He will also increase the value of tax credits so that Americans can afford better coverage, bar health care providers from “surprise billing” patients with out-of-network rates, address market concentration in the industry, allow Medicare to negotiate lower prices with drug manufacturers, establish an independent review board that will recommend a reasonable price for drugs with no competition, penalize drug price increases over the inflation rate, end tax deduction for all prescription drug ads, support the development of generics and restore federal funding for Planned Parenthood.
Biden wants a pro-growth, progressive tax code. He proposes raising the top income tax rate back to 39.6%, making those with annual incomes over $1 million pay 39.6% on capital gains instead of 20%, reducing tax expenditures that benefit investors or job creators and closing tax loopholes like stepped-up basis in order to to pay for programs like Social Security and Medicare.
Improve the Workforce
Biden believes expanding the educated workforce will help the economy. He wants to make two years of community college free for qualified students in order to boost the GDP. In the past he has mentioned making state universities free as well, but appears to have dropped the proposal now.
He also wants to give workers more bargaining power by getting rid of "abusive" non-compete clauses, removing rules in contracts that prevent employees from discussing pay with each other, and stopping companies from classifying low wage workers as managers in order to avoid paying them overtime. Biden supports raising the federal minimum wage to $15. He also wants international trade rules that "protect our workers, safeguard the environment, uphold labor standards and middle-class wages, foster innovation, and take on big global challenges like corporate concentration, corruption, and climate change."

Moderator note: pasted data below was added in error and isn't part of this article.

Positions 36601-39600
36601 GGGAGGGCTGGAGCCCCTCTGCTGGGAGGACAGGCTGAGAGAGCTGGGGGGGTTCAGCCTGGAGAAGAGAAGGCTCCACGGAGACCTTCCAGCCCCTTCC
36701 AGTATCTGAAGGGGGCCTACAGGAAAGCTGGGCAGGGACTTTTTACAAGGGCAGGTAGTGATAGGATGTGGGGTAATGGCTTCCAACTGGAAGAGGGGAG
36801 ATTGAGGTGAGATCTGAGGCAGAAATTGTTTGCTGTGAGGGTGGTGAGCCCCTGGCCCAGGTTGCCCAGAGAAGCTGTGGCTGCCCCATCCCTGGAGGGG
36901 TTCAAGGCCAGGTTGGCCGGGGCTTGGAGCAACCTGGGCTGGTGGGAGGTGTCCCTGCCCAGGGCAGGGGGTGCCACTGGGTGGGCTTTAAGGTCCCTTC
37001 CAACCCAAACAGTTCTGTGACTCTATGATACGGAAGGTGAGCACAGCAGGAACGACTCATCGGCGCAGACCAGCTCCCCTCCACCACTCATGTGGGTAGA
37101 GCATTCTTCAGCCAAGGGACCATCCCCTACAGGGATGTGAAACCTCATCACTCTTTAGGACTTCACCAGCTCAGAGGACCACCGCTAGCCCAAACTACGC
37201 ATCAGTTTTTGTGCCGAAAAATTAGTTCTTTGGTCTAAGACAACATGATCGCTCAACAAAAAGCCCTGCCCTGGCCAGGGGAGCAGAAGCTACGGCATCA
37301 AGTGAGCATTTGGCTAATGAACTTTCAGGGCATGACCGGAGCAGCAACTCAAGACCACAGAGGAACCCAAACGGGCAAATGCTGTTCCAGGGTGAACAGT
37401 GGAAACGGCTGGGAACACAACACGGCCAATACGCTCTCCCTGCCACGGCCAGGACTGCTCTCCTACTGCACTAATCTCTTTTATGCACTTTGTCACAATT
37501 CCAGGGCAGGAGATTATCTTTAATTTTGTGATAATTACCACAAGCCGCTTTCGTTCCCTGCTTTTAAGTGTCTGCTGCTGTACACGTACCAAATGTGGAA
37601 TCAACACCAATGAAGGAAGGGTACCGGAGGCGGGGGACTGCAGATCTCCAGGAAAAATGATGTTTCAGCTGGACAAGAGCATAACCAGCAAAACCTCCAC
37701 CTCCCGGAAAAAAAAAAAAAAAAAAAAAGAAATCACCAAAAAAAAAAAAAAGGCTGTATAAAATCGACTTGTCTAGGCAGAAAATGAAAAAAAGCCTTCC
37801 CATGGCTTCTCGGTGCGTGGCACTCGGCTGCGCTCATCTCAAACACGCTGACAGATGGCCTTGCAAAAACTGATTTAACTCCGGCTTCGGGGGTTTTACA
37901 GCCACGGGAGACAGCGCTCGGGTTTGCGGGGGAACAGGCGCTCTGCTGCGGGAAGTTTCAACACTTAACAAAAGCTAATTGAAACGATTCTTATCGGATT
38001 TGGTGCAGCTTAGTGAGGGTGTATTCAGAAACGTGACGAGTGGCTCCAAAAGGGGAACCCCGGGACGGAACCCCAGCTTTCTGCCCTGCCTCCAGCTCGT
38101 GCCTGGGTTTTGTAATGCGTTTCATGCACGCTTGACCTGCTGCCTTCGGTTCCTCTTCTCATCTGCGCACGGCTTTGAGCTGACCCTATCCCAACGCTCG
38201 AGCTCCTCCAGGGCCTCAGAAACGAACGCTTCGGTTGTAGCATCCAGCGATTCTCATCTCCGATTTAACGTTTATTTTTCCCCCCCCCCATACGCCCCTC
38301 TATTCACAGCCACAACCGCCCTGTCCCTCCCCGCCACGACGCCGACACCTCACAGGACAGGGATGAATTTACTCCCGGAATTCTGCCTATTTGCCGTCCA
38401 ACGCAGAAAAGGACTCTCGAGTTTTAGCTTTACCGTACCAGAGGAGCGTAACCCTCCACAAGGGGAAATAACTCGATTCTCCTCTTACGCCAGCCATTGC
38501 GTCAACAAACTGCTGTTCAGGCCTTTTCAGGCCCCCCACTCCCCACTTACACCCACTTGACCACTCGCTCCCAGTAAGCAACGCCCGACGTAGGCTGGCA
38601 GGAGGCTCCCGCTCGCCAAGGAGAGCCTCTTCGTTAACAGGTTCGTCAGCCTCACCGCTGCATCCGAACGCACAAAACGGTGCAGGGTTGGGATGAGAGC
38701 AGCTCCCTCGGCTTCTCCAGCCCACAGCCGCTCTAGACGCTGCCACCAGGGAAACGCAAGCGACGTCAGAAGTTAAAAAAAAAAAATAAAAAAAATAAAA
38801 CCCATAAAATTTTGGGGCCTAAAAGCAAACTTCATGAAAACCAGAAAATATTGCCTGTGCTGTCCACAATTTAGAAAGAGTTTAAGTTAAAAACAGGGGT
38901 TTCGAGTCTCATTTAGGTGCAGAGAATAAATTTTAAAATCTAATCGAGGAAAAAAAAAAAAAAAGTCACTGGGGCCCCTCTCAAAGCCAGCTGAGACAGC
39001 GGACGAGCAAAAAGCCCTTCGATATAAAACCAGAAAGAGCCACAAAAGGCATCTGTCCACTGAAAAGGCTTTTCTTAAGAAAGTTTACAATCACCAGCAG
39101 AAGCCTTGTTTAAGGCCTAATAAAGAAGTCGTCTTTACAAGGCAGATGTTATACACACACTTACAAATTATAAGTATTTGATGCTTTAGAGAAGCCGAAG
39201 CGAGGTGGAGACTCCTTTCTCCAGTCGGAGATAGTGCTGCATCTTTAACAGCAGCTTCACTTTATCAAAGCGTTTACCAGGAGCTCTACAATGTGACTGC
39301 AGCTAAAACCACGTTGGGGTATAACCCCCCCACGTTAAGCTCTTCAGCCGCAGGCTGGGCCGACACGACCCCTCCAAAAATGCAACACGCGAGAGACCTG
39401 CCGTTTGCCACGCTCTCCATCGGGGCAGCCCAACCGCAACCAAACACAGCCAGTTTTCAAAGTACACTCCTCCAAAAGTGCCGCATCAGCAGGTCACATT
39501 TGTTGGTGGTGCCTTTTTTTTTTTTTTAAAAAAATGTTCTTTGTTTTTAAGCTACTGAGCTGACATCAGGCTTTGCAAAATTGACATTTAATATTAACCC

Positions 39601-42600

As vice president, Biden once called New York's LaGuardia a third-world airport in a speech about infrastructure in the U.S. "Look, we need roads, we need waterways, we need ports to move our products. We need highways and transit to get workers to and from work. We need lightning-fast broadband to communicate. It’s not a luxury. It’s an absolutely necessity to compete with the rest of the world," he said at Brookings. "We need a massive investment in infrastructure: roads, bridges, airports, broadband. We’ve been lagging for too many years now, and we can afford it."
Biden wants to help rural communities, which make up 20% of the U.S. population, by fighting for fair trade deals, investing $20 billion in rural broadband infrastructure, creating low-carbon manufacturing jobs, reinvesting in agricultural research, improving access to federal resources and funds for farming or small businesses, expanding health services and medical training programs and spending 10% of federal program funding in areas with persistent poverty.
Climate change is undeniably a weak spot for Biden's campaign. Commentators have written about him struggling when posed with questions on the issue and his plan being "more inoffensive than robust" and "underfunded." At September's CNN Climate Town Hall he revealed he was unaware that a fundraiser he was attending the next day was co-hosted by a co-founder of Western LNG, a company that builds natural gas facilities.
His website says he supports the idea of a Green New Deal and wants to ensure the U.S. reaches net-zero emissions no later than 2050. In order to build a 100% clean energy economy, he plans to sign a series of executive orders and push Congress to enact legislation. His plan involves the federal investment of $1.7 trillion over the next ten years, including $400 billion toward clean energy research and innovation.